The overall effect of Cooke’s art is nostalgia tinged with a dark underbelly. Parker is not a likeable character, despite his repeated escapes. He’s not a man other men want to be, nor a man who drives women wild. He’s a cold-blooded killer who wants what’s his, and a little extra, just to be ornery. The beauty of Cooke’s presentation is that he’s keenly aware that the medium is a comic book. Thus, he plays with the conventions of comics to good effect. When he presents Parker’s history via flashback, he pixelates the images, providing the movie-looking equivalent of a Barbara Walter's special soft-focus lens. In more than one frame, Cooke draws his figures with elongated shadows that would make Siodmak proud. Parker usually scowls. Come to think of it, I can’t remember a frame where he even cracks a smile.
But we don’t read this kind of book because the anti-hero smiles. We read it because he kicks some serious butt along the way. His main mission—recover the $45,000 dollars he’s owed after a betrayal years before—is something we can all get behind. We want what’s ours, right? Sure, but would you kill for it? More to the point, would you know how to kill to get it back? Again, with no backstory, we have to take Parker at face value. The kinds of jobs he describes himself doing—mainly, theft—don’t usually involve killing. However, he’s not shy about the deed. I’m not sure how many people he snuffed in this book, but it numbers in the double digits. Then, just to give you pause, he lets other characters simply walk away.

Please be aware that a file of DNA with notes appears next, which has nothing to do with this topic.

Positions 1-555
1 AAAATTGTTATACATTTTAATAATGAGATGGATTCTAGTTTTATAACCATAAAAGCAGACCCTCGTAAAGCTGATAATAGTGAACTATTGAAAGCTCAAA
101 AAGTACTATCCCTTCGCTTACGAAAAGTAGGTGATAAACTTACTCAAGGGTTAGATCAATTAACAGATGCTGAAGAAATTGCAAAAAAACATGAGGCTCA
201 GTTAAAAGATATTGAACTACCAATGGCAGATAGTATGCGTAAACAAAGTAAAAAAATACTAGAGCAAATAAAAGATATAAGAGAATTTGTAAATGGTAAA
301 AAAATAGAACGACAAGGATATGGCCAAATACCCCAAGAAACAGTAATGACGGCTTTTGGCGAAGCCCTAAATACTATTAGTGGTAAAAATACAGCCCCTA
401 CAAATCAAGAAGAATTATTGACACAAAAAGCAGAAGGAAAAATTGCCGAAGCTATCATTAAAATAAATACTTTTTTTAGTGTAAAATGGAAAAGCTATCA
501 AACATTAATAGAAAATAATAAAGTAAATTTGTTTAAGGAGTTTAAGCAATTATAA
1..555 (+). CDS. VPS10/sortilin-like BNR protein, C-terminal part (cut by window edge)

Parker is a study in contradictions. Cooke knows that and presents the story not quite as a comic noir, but not as a full-color, traditional comic either. He leaves it up to the reader to decide. The question of season four of Mad Men was “Who is Don Draper?” Throughout the season, we were given a few possible answers. In Darwyn Cooke’s The Hunter, we are given less to consider with Parker. Who is Parker? No one truly knows. I’m not sure he knows, either.